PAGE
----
Nutritional Supplements For Horses Williams
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    Nutritional Supplements For Horses Williams Nutritional Supplements For Horses Williams Presentation Transcript

    • My Horse University and eXtension’sHorseQuestwelcome you to this live Webcast.
      Supplements,
      Choosing Them
      Wisely
      Carey Williams, PhD
      Equine Extension Specialist
      University of Minnesota
    • Meet our presenter:
      Dr. Carey Williams
      Equine Extension Specialist
      Rutgers University
    • Current Use of Supplements
      Multi-million dollar market
      Before 1 page in catalogues,now 20 pages
      ~70% horses receive sometype of supplement
    • Why Use a Supplement?
      Something missing fromnormal diet
      Improve a problem
      Improve performance
      Prevent performance failure
      Cover all bases
    • Do We Need to Supplement
      Not if normal horse with well-balanced diet
      What is a well-balanced diet?
      • Minimum feeding rate forcommercial feed
      • Appropriate feed
      • Quality forage
      What is a normal horse?
      • Wear & tear
    • Balanced Diet
      Red = forage
      Yellow = pellet
      Blue = salt
      Nutrients meet or
      Exceed requirements
    • Dietary Supplement
      A product that contains one or more of the following dietary ingredients
      • Vitamin
      • Mineral
      • Herb or other botanical
      • Amino acid (protein)
    • Nutraceutical
      Any non-toxic food component that has scientifically proven health benefits, including disease treatment and prevention
      “nutra” = nutrient
      • Nourishing food or food component
      “ceutical” = pharmaceutical
      • Nourishing food or food component
      “nutraceutical” = food that acts like drug
    • Nutraceuticals
      Enzymes
      • Super oxide dismutase
      • Catalase
      Fatty acids
      • Eicosanoids
      Amino Acids
      • Creatine
      • L-Carnatine
      • Glutamine
      Glucosamines/CS/HA
      MSM/
      HMB
      Coenzyme Q10
      DMG
      Vitamin F
      (Herbs)
    • Herbal Supplements
      Not true nutraceutical
      Many have drug action
      • More than one active component
      • Possible interactions
      No regulation in herbal products for horses
      Some testing done in humans and lab animals
      • More studies done in Germany
      Warn people to read as much as they can on the herb before supplementing
      • Consult with vet if they are on any medications
    • Herbal Supplements
      Devil’s Claw – anti-inflammatory effect
      Echinecea– anti-inflam. And antioxidant effect
      • In horses, found to have immune stim. effect
      Garlic – anti-bacterial, anti-viral, anti-fungal, and anti-parasitical
      • In horses, freeze dried garlic fed at > 0.4 g/kg/d developed symptoms of Heinz body anaemia
      Ginger – anti-thrombitic, antioxidant, anti-inflam., and anti-bacterial properties
      • In horses, reduced cardio recovery after exercise, but increased inflam. cytokines
    • Herbal Supplements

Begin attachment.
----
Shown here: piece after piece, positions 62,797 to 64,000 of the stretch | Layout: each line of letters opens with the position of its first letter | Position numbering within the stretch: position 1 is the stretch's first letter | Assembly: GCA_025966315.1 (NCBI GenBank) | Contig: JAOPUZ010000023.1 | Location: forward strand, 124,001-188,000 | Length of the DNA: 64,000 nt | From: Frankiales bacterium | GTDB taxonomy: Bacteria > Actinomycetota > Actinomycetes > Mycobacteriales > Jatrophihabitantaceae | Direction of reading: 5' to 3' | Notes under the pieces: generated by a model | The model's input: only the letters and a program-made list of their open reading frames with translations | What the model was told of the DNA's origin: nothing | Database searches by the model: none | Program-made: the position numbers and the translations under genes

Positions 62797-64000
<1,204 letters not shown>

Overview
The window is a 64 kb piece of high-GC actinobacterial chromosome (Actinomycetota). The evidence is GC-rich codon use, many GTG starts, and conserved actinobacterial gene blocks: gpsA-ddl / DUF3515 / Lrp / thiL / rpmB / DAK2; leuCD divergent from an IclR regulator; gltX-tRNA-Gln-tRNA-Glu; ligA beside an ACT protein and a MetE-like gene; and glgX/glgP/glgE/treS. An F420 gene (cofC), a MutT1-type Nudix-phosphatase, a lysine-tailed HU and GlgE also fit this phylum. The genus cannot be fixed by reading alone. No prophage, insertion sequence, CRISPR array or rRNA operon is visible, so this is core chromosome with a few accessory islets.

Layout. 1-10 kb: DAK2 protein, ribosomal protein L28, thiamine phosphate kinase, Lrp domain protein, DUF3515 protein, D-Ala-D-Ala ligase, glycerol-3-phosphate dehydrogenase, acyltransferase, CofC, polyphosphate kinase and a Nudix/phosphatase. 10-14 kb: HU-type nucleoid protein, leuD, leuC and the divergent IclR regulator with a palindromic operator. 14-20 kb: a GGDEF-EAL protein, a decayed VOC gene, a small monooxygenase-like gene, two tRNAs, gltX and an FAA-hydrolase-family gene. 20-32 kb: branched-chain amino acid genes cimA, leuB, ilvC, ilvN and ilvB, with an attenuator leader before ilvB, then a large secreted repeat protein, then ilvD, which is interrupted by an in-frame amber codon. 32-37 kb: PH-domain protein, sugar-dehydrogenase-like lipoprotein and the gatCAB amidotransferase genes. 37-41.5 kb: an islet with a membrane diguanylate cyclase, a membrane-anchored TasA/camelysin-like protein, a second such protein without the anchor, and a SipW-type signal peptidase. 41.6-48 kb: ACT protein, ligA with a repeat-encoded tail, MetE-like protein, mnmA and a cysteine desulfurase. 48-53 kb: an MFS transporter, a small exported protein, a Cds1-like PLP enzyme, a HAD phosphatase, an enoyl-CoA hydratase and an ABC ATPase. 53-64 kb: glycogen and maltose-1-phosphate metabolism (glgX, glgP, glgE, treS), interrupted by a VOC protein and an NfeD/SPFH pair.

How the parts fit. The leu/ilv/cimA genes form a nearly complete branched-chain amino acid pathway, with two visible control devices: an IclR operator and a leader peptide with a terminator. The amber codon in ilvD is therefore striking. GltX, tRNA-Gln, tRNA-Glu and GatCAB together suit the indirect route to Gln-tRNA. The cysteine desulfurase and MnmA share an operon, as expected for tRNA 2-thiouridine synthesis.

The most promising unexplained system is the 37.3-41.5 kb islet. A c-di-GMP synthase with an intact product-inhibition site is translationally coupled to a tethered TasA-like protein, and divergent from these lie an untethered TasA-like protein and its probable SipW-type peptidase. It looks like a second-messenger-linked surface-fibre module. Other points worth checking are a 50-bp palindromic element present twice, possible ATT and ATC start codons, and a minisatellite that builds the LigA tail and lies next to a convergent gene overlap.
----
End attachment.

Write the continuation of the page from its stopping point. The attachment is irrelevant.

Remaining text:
Ginseng – immunostimulating, anti-inflam., and antioxidant properties
      Valerian Root – sedative, anti-spasmodic effects
      • Found in many ‘calming aids’
      Yucca – anti-inflammatory, antioxidant, and anti-spasmodic effect
      • Used to reduce pain and inflam. of arthritis
      • Found in many joint supplements
      Etc…
      • Flaxseed, liquorice, cranberry, horse chestnut, green and black tea, etc.
    • Oral Joint Supplements
      Two major goals
      • Unsound to Sound
      • “Heal”
      • Prevention
      • “Resistant”
      Research slow to prove effectiveness
      Expectations fueled by testimonials and ads
    • Abnormal Joints
      Training hard on joints
      • Swelling
      • Soreness
      Inflammation
      • Acute vs. Chronic
      Caused by:
      • Mechanical Stress (injury, poor conformation)
      • Chemical Stress (bacterial)
      Result = Osteoarthritis
    • Chondroitin Sulfate
      Is part of the natural body lubricants called glycosaminoglycans (GAGs)
      Elements of connective tissue and cartilage
      • Help with cartilage damage
      • Replace proteoglycan
      • Anti-inflammatory effect
      • Inhibit enzyme destruction
      Absorption by gut – 32%
      • Large molecule
      • Broken down and reassembled?
    • Glucosamine
      Makes up ½ of the hyaluronic acid and chondroitin sulfate molecules
      Helps form proteoglycans that lubricate and protect cartilage
      • Precursor to GAG
      • Is the “rate-limiting” step in production of GAGs
      • Anti-inflammatory effect
      Absorption documents – 2.5%
      Most supplements don’t have adequate amount
    • Hyaluronic Acid
      Component of joint fluid
      Produced by synovial membrane
      • Lubricates joint
      • Cushions cartilage
      • Protects synovial membranes
      Supplemental HA helps lubricatejoints with arthritis
      One of the most abundant GAGs in the body
    • MSM
      “Methylsulfonylmethane”
      Source of elemental SULFUR
      Component of collagen
      • Protein structures (hair, nails andconnective tissues)
      No research to back claims
      Found in low levels in foods
    • Manganese
      Trace mineral
      Required as co-factor for synthesisof GAG
      Added to make sure enough Mnavailable for synthesis
      Nutrient requirement vs. intake
      • Little danger
    • Manganese
      Supplemented as Ascorbate orAscorbic acid
      Co-factor for formation of collagen
      Horses produce their ownVitamin C
      More = better?
    • Joint Supplements
      OVERALL: Found to be only beneficial in treating an existing joint problem
      Not used as a preventive measure
    • Antioxidants
      Antioxidant supplements:
      Vitamin E (most common)
      Vitamin C
      Beta-Carotene
      Glutathione